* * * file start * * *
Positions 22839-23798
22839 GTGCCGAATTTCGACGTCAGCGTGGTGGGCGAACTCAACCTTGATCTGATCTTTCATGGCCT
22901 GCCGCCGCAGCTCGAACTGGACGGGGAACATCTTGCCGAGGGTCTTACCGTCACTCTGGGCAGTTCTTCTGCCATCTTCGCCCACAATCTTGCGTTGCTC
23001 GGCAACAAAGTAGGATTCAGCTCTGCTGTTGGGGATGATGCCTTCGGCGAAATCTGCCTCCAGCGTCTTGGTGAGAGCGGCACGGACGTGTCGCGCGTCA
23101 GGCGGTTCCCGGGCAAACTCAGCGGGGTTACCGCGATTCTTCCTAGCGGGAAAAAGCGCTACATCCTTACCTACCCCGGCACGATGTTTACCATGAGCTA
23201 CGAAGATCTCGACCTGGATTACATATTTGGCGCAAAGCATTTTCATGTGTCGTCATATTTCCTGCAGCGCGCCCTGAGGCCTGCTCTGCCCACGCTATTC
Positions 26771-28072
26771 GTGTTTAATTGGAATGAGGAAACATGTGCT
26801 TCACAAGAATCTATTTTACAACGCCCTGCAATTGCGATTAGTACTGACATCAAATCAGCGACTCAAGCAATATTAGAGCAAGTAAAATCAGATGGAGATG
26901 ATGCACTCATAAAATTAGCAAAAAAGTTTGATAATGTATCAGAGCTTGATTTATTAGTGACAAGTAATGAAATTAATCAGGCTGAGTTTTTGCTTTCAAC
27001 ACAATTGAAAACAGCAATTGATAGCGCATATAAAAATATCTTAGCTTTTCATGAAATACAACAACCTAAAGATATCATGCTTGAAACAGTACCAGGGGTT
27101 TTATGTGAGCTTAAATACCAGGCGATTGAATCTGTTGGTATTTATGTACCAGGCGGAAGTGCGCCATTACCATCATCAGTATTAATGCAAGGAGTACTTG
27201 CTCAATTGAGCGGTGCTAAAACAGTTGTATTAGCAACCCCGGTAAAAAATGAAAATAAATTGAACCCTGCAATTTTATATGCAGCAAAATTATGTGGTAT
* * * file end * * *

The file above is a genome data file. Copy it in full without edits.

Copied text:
Positions 22839-23798
22839 GTGCCGAATTTCGACGTCAGCGTGGTGGGCGAACTCAACCTTGATCTGATCTTTCATGGCCT
22901 GCCGCCGCAGCTCGAACTGGACGGGGAACATCTTGCCGAGGGTCTTACCGTCACTCTGGGCAGTTCTTCTGCCATCTTCGCCCACAATCTTGCGTTGCTC
23001 GGCAACAAAGTAGGATTCAGCTCTGCTGTTGGGGATGATGCCTTCGGCGAAATCTGCCTCCAGCGTCTTGGTGAGAGCGGCACGGACGTGTCGCGCGTCA
23101 GGCGGTTCCCGGGCAAACTCAGCGGGGTTACCGCGATTCTTCCTAGCGGGAAAAAGCGCTACATCCTTACCTACCCCGGCACGATGTTTACCATGAGCTA
23201 CGAAGATCTCGACCTGGATTACATATTTGGCGCAAAGCATTTTCATGTGTCGTCATATTTCCTGCAGCGCGCCCTGAGGCCTGCTCTGCCCACGCTATTC
Positions 26771-28072
26771 GTGTTTAATTGGAATGAGGAAACATGTGCT
26801 TCACAAGAATCTATTTTACAACGCCCTGCAATTGCGATTAGTACTGACATCAAATCAGCGACTCAAGCAATATTAGAGCAAGTAAAATCAGATGGAGATG
26901 ATGCACTCATAAAATTAGCAAAAAAGTTTGATAATGTATCAGAGCTTGATTTATTAGTGACAAGTAATGAAATTAATCAGGCTGAGTTTTTGCTTTCAAC
27001 ACAATTGAAAACAGCAATTGATAGCGCATATAAAAATATCTTAGCTTTTCATGAAATACAACAACCTAAAGATATCATGCTTGAAACAGTACCAGGGGTT
27101 TTATGTGAGCTTAAATACCAGGCGATTGAATCTGTTGGTATTTATGTACCAGGCGGAAGTGCGCCATTACCATCATCAGTATTAATGCAAGGAGTACTTG
27201 CTCAATTGAGCGGTGCTAAAACAGTTGTATTAGCAACCCCGGTAAAAAATGAAAATAAATTGAACCCTGCAATTTTATATGCAGCAAAATTATGTGGTAT